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We use the latest technology to make high quality, realistic Magic: the Gathering proxies. The size and weight of our cards mirrors original Magic cards, and we strive to make every detail as accurate as possible.
We are constantly adding new cards to our shop, so you always have access to hundreds of powerful cards for a great price. We have a quick turnaround on all orders, and we’re based in the US so domestic shipping is quick. Our goal is to make competitive MTG accessible and affordable to new players and long time players alike..
A proxy card is an easily acquired or home-made substitute for a collectible card. A proxy is used when a collectible card game player does not own a card, and it would be impractical for such purposes to acquire the card.
This usually occurs when a player desires a card that is cost-prohibitive, or is “playtesting” with many possible cards. When doing intensive training for a competitive tournament, it often makes more sense to use proxy cards while figuring out which cards will be brought to the tournament. Another card is substituted and serves the same function during gameplay as the actual card would.
A proxy can also be used in cases where a player owns a very valuable card, but does not wish to damage it by using it in actual play.
Proxy cards can be used in various situations. The rules and restrictions are object of common agreement, or a given policy, and may differ from the above-mentioned “fair play requirements”.
In casual games, the players may agree on a common policy of how to incorporate proxy cards. This allows to play a higher variation of card combinations and strategies, while keeping a limit on the expenses. In tournaments, the organizer may permit a limited number of proxy cards, and define rules about how these cards must look. This policy has become especially popular in games or formats where some vital cards are far too expensive, such as the vintage format inMagic: The Gathering.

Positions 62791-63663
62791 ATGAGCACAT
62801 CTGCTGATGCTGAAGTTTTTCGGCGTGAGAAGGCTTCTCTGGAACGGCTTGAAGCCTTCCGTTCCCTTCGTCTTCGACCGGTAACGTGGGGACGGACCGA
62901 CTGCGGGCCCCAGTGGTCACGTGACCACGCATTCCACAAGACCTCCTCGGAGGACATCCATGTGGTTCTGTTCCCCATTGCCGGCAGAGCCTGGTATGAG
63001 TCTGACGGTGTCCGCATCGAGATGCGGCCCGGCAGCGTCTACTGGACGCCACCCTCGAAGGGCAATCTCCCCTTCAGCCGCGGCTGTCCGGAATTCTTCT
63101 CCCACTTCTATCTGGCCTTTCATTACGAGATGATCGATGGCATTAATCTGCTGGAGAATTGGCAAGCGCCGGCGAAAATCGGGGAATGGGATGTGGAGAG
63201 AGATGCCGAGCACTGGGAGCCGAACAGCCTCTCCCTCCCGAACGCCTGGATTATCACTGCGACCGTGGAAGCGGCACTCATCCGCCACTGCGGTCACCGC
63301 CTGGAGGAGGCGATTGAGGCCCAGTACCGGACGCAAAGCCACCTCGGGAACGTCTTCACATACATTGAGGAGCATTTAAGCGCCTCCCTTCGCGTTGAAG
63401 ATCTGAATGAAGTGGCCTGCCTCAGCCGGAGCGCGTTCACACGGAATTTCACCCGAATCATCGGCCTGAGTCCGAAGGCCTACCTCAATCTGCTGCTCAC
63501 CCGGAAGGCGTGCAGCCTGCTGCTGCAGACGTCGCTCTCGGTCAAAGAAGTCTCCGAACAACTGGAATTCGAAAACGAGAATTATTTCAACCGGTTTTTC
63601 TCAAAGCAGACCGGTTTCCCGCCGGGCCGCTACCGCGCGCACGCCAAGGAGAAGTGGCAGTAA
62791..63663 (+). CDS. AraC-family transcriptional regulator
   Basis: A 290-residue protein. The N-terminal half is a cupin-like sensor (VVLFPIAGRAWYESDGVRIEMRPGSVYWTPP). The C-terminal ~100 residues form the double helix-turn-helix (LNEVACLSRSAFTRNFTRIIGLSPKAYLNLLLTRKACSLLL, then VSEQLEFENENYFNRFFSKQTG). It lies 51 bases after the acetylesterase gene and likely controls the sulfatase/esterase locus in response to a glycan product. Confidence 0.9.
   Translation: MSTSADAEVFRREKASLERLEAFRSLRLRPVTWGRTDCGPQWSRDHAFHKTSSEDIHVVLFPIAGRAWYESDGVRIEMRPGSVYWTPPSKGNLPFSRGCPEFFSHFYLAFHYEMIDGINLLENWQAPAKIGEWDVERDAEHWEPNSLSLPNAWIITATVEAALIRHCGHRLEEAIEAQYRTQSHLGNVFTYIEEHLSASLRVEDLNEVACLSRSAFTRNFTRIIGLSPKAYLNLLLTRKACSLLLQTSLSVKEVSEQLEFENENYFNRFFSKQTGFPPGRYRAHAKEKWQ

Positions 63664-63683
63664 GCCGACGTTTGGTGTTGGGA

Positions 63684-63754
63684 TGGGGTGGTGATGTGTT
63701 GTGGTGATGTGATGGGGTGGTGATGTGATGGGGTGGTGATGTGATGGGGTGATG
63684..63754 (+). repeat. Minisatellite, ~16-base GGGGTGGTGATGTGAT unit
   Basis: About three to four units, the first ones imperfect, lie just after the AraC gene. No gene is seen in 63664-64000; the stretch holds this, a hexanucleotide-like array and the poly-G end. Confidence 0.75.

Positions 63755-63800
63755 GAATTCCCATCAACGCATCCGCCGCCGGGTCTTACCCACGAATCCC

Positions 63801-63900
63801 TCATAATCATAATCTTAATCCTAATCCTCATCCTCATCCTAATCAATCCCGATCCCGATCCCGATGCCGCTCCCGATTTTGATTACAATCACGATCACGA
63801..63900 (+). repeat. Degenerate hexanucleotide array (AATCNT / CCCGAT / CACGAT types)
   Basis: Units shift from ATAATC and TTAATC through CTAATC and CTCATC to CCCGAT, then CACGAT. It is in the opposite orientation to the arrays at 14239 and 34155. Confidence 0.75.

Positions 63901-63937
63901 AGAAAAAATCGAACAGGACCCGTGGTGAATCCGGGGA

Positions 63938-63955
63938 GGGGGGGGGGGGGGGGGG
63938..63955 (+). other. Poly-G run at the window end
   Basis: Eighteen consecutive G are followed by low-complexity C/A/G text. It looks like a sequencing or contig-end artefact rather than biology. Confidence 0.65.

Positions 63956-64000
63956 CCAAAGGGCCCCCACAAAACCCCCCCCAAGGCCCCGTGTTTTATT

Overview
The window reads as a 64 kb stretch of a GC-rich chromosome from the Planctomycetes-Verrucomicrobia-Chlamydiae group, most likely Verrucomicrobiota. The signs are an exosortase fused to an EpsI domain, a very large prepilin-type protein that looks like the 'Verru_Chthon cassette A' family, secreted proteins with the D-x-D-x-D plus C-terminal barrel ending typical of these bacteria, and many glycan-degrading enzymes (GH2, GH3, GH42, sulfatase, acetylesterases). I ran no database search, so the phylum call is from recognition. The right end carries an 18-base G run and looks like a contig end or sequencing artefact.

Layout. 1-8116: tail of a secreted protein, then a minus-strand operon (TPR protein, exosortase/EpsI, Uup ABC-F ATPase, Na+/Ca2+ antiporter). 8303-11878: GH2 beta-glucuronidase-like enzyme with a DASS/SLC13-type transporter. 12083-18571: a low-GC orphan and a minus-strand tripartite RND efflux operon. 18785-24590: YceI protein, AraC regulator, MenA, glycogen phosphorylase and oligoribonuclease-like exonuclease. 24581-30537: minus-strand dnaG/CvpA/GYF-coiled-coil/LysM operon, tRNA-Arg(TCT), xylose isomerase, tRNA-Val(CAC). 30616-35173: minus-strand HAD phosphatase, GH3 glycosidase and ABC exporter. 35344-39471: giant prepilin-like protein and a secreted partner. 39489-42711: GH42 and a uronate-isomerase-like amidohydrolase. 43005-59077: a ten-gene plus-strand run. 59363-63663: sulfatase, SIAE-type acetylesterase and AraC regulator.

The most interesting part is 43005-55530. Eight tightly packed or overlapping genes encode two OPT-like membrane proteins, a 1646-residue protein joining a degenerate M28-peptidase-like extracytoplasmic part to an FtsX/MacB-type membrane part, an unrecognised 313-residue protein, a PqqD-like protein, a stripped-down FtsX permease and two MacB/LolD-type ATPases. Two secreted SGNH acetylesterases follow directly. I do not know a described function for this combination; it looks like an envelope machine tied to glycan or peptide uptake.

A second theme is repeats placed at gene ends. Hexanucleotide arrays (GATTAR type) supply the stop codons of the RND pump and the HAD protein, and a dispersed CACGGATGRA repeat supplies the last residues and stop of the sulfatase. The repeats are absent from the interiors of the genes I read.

For playtesting. Proxy cards allow a player to test new cards, before they decide to actually buy or trade for them. In card prototyping. Card developers in companies like Wizards of the Coast use proxies to playtest their ideas for new cards before they are printed.
Some players create cards based on their own ideas for card themes and mechanics. In this case, however, the term “proxy” may no longer be applicable, as these cannot be considered substitutes for existing objects.
Famous cards that are often proxied are the so-called power nine in Magic: The Gathering, which are considered totally out of balance in gameplay, while being unaffordable for the average player, due to their rarity and enormous price on the secondary market.
The main issue to guarantee fair play in a card game is that all cards in the deck must be indistinguishable for any player who does not view the front side (if card sleeves are used, the term ‘card’ means the sleeve with the card inside).
Ideally, all cards (both original and proxy) should be indistinguishable in the following characteristics to ensure fairness:
Card size and shape, including the typical rounding cut on the edges.
The card’s total weight, its center of gravity and, ideally, the moment of inertia (which implies a homogeneous distribution of mass on the surface).
Overall and local stiffness and elasticity – all cards should behave equally on bending.
Overall and local thickness.
Feel and relief (tactilecharacteristics) of the card, especially elevations and cavities on the surface on both sides.
The image printed on the back side, including its shininess.
Overall and local transparency, when examined with a light from behind.
Besides these physical implications, it should be considered that someone (the players or a judge) will need to control the validity of the cards – which may prove difficult with some of the above points.